What kind of a thing are chronic diseases? Are they objects, bundles of signs and symptoms, properties, processes, or fictions? Rather than using concept analysis—the standard approach to disease in the philosophy of medicine—to answer this metaphysical question, I use a bottom-up, inductive approach. I argue that chronic diseases are bodily states or properties—often dispositional, but sometimes categorical. I also investigate the nature of related pathological entities: pathogenesis, etiology, and signs and symptoms. Finally, I defend my view against alternate accounts (...) of the nature of disease. (shrink)
COVID-19 epidemic models raise important questions for science and philosophy of science. Here I provide a brief preliminary exploration of three: what kinds of predictions do epidemic models make, are they causal models, and how do different kinds of epidemic models differ in terms of what they represent?
Simple extrapolation is the orthodox approach to extrapolating from clinical trials in evidence-based medicine: extrapolate the relative effect size from the trial unless there is a compelling reason not to do so. I argue that this method relies on a myth and a fallacy. The myth of simple extrapolation is the idea that the relative risk is a ‘golden ratio’ that is usually transportable due to some special mathematical or theoretical property. The fallacy of simple extrapolation is an unjustified argument (...) from ignorance: we conclude that the relative effect size is transportable in the absence of evidence to the contrary. In short, simple extrapolation is a deeply problematic solution to the problem of extrapolation. (shrink)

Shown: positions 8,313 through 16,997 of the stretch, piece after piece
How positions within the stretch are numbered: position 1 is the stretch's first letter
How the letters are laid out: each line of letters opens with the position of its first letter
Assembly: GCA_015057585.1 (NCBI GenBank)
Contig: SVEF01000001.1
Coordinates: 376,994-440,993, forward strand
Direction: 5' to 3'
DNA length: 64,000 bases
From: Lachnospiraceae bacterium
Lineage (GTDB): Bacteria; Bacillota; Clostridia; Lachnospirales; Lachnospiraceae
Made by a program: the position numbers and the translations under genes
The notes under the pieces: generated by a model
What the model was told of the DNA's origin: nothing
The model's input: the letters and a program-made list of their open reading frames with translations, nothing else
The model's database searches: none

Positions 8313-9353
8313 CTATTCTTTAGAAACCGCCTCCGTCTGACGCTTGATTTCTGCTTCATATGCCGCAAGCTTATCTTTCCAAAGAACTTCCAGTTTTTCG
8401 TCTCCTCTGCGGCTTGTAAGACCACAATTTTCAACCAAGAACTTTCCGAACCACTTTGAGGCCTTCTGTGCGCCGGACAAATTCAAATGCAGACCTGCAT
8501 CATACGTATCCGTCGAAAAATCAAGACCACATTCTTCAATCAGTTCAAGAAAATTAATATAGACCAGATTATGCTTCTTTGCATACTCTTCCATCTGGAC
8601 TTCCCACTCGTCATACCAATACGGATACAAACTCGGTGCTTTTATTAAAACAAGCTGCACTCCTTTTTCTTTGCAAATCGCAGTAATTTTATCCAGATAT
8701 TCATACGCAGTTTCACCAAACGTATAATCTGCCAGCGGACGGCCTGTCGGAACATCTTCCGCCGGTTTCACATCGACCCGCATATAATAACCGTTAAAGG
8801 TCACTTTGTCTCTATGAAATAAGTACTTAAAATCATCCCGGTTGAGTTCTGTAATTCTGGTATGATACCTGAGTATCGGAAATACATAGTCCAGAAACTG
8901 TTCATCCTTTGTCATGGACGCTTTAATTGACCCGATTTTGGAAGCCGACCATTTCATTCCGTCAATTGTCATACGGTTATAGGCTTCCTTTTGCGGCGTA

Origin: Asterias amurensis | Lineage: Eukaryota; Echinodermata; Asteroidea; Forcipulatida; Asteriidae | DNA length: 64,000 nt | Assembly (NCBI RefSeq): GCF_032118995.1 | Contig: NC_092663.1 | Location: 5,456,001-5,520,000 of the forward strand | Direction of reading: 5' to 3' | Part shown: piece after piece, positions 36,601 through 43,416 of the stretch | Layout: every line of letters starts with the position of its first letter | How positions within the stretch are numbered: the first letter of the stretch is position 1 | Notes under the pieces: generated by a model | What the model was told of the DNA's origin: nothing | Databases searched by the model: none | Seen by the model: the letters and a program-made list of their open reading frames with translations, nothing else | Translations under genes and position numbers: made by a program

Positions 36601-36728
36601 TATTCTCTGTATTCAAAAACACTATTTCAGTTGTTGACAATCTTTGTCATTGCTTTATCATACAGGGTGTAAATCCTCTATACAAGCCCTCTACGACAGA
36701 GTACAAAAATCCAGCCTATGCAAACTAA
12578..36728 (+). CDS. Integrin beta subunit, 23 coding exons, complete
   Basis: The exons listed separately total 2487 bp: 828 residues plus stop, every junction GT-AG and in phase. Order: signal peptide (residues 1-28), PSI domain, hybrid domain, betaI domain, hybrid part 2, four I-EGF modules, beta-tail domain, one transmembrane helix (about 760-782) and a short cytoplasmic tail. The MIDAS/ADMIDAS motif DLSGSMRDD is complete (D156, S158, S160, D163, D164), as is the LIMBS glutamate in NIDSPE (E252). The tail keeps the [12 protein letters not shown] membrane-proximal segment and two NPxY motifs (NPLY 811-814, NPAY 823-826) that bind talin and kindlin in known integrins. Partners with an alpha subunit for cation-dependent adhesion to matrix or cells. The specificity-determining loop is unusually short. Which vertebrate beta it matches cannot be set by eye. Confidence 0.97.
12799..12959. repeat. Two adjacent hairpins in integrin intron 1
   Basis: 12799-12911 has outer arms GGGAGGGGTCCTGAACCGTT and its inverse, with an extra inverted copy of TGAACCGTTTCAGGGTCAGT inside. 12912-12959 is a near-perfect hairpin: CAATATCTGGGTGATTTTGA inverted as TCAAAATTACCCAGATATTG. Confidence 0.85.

With the ascent of modern epidemiology in the Twentieth Century came a new standard model of prediction in public health and clinical medicine. In this article, we describe the structure of the model. The standard model uses epidemiological measures-most commonly, risk measures-to predict outcomes (prognosis) and effect sizes (treatment) in a patient population that can then be transformed into probabilities for individual patients. In the first step, a risk measure in a study population is generalized or extrapolated to a target (...) population. In the second step, the risk measure is particularized or transformed to yield probabilistic information relevant to a patient from the target population. Hence, we call the approach the Risk Generalization-Particularization (Risk GP) Model. There are serious problems at both stages, especially with the extent to which the required assumptions will hold and the extent to which we have evidence for the assumptions. Given that there are other models of prediction that use different assumptions, we should not inflexibly commit ourselves to one standard model. Instead, model pluralism should be standard in medical prediction. (shrink)